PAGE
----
More on Hurricane Ian Coverage
Fewer tragic narratives about survivors, more stories about the causes of coastal disasters and who benefits from government rebuilding grants.
A recent natural disaster highlighted the importance of what journalism educators do every day.
As Hurricane Ian made landfall, devastating parts of Florida, South Carolina and the Caribbean, readers saw media images of destruction, rescues and recovery. How images from such disasters are presented often cast people in certain roles.
Last Friday, after Hurricane Ian shifted south and devastated southwest Florida, David Jones and Meredith Michaels stayed on the air for 12 hours talking with callers, finding answers and crowdsourcing information.
Journalists pleading with regular people to republish their images of a natural disaster has become an almost daily ritual on social media, where local, national and global outlets search constantly for newsworthy images taken by regular people.
Newspapers, local TV and radio stations and, most of all, Florida’s meteorologists became our lifelines to the most important and accurate news. During every waking hour, not more than a half hour went by when we weren’t checking the Twitter feeds and Facebook accounts of Tampa Bay meteorologists Denis Phillips of Tampa Bay’s ABC Action News and Paul Dellegatto from Tampa Bay’s Fox 13. Both have been with their Florida stations since the 1990s. I had to recharge my phone constantly because of watching local newscasts from around the state.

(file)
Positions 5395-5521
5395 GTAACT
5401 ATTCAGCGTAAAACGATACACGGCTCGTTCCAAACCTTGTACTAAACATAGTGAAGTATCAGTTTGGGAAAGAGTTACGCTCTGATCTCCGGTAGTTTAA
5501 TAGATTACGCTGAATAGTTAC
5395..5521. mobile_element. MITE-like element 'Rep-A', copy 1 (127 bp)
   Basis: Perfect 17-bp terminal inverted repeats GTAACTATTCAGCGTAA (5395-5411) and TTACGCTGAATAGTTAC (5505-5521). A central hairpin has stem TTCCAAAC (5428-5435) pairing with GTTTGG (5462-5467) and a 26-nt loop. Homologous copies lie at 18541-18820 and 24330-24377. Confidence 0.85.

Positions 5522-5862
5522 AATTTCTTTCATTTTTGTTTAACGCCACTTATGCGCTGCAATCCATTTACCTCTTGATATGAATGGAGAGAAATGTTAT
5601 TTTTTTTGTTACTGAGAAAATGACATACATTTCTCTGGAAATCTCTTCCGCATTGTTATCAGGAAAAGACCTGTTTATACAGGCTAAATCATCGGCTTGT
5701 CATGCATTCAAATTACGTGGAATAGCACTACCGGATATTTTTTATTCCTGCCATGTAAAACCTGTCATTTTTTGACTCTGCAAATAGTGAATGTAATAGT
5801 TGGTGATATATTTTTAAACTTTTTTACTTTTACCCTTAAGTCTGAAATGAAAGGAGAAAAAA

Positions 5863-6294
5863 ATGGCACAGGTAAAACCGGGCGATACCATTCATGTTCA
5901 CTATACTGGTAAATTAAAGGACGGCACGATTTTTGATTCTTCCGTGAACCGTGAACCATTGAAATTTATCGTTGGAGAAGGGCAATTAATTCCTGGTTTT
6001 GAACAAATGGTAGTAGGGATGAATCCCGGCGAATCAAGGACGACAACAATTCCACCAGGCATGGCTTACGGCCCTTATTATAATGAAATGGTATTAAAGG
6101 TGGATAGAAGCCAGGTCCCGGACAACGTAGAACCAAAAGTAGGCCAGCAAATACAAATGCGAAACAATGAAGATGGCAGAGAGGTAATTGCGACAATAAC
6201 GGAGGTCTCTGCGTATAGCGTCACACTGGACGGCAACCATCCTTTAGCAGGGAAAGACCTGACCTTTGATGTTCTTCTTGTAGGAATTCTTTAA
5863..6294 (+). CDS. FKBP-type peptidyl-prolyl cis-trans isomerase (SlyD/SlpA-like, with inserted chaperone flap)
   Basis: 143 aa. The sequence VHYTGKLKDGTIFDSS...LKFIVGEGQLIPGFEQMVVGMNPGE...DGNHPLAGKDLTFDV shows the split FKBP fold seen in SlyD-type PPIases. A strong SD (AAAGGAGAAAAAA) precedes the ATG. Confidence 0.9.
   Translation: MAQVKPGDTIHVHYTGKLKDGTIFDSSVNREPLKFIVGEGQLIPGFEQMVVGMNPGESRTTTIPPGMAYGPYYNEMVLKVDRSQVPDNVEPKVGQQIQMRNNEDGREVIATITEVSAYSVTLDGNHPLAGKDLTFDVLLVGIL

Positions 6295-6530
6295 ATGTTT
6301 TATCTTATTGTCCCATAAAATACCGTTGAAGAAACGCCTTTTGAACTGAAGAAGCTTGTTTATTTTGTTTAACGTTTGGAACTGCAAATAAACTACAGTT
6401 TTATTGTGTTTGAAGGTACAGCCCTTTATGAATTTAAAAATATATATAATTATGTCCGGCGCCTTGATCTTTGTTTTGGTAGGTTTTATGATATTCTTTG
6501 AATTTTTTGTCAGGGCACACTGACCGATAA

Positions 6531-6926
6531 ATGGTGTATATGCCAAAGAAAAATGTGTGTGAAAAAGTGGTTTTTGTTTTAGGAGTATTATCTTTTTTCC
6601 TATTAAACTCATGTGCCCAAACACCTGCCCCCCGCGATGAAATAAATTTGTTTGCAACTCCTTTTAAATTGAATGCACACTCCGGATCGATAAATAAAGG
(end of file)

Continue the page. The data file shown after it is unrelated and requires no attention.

Covering a monster of a hurricane with catastrophic winds and a life-threatening storm surge is challenging, stressful and scary for any journalist. Now imagine covering that story while worrying if that same storm is going to wipe out your home and endanger your family.
Fox Weather, the new weather news streaming service launched last year by the biggest player in cable news, notched its best performance in head-to-head competition with The Weather Channel during live coverage of Hurricane Ian last week
There was Jim Cantore, the Weather Channel’s intrepid storm reporter, very much in his element. Standing in the path of Hurricane Ian in Punta Gorda, Fla., on Wednesday, Cantore was getting lashed by rain and blown around by the wind when a flying tree branch kneecapped him in full view of his camera crew.
Local reporters, photographers and editors from Fort Myers and Naples, Florida, met in a hotel parking lot Thursday to plan their coverage of Hurricane Ian.
They knew they'd lose power and phone service at their southwest Florida homes, so planned to meet at noon at an inland hotel to regroup. But when they got there, the hotel had lost power too, so the meeting moved to the parking lot.